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Integrating Service Design Into Retail Environments

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Digital devices are making our lives easier by the day, almost to the point that we don’t even notice it anymore. Think about it: when you can’t remember your way around a city, GPS navigation is everywhere; when you want to take a note and learn more about an object, Amazon’s Price Check is available at the push of a button to do it for you. The list goes on and on.

The advancements are making retailers scramble to play catch up as consumer expectations grow. The question is quickly becoming how to plan and prioritize digital investments in this ever-changing and complex new world. By engaging all of the stakeholders — designers, managers, planners and leaders throughout the company — retailers are taking control of the experience as they tie the digital to the analog world. Eliciting an increased level of brand loyalty by constructing a seamless integration within a multi-channel environment isn’t our future; it’s our current reality.

In the past, we could afford to design an object or service by itself. Once we built it, we would then rely on the user of that system to cross an information bridge, filling in the missing links on his or her own. Retailers are joining a great legion of service designers using concepts to engage their customers in new ways that take much of the previously required work out of their hands.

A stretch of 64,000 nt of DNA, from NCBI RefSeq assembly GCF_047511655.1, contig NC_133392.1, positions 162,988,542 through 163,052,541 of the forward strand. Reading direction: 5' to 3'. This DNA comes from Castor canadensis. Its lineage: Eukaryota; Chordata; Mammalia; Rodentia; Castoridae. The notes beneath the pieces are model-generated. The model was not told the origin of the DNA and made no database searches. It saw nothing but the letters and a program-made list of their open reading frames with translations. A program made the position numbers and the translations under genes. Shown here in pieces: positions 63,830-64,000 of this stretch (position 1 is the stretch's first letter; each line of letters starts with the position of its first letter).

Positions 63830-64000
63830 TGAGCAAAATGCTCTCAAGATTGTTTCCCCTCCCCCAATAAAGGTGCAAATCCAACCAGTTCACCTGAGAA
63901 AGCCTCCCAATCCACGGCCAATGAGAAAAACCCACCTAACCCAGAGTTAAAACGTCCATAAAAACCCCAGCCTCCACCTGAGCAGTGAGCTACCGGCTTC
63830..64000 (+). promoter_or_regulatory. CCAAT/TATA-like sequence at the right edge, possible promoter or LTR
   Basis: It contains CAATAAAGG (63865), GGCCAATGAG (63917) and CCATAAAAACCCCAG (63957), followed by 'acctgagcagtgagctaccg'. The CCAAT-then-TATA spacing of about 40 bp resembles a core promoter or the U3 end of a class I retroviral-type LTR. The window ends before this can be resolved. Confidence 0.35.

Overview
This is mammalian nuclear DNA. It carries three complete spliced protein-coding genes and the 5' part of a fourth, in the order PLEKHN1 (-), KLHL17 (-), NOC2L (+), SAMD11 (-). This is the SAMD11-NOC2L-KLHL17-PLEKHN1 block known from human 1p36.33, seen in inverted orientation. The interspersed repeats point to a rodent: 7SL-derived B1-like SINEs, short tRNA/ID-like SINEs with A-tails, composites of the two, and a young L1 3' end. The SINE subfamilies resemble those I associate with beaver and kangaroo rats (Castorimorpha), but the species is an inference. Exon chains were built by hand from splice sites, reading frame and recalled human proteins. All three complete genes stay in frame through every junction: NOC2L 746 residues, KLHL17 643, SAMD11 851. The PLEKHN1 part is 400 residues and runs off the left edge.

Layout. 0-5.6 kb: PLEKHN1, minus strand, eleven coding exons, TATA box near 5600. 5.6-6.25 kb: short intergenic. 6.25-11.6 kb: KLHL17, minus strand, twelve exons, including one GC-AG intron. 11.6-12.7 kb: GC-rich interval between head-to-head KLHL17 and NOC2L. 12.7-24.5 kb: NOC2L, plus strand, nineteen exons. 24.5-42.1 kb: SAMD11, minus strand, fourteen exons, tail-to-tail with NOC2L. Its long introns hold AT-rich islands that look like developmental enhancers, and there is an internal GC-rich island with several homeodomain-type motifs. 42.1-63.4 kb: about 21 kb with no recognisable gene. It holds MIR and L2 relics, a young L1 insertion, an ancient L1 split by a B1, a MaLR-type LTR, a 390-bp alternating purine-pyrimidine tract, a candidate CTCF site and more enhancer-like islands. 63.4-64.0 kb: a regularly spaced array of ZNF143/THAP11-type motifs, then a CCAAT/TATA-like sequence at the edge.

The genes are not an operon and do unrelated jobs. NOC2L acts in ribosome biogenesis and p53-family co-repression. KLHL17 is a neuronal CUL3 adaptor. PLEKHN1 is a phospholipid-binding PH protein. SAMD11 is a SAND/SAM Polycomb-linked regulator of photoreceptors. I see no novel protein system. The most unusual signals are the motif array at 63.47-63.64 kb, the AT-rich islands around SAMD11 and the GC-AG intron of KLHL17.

This is the chance for retailers and brands to make a new, better and lasting connection with individuals. Using the power of today’s interconnected devices, we are now able to provide an integrated experience system across all touchpoints that delights and provides meaning.

Drafting possible user stories that people can experience when interacting within a store or with a brand is an approach for business stakeholders to get on top of this complexity. It allows retailers to see both the necessary details as well as the big picture. Some of the tools of the service design trade:

  • Customer Journey Maps — Illustrating the arc of engagement as to how end users will engage with the brand or product through all touchpoints.
  • Stakeholder Maps — Identifying, analyzing, planning and engaging the all-encompassing audience — customers, the corporation creating the service, the technical provider and any other providers on the corporate side.
  • Field Ethnography — Understanding the values, interactions and perspective of the end user in how the product will affect its everyday life.
  • Co-Creation — Realizing the value of the end user-company relationship through new forms of service, interaction and learning.
  • Service Blueprints — Linking employee’s contact activities to support functions to see how the service experience is pictured and adding evidence of service for each end user action.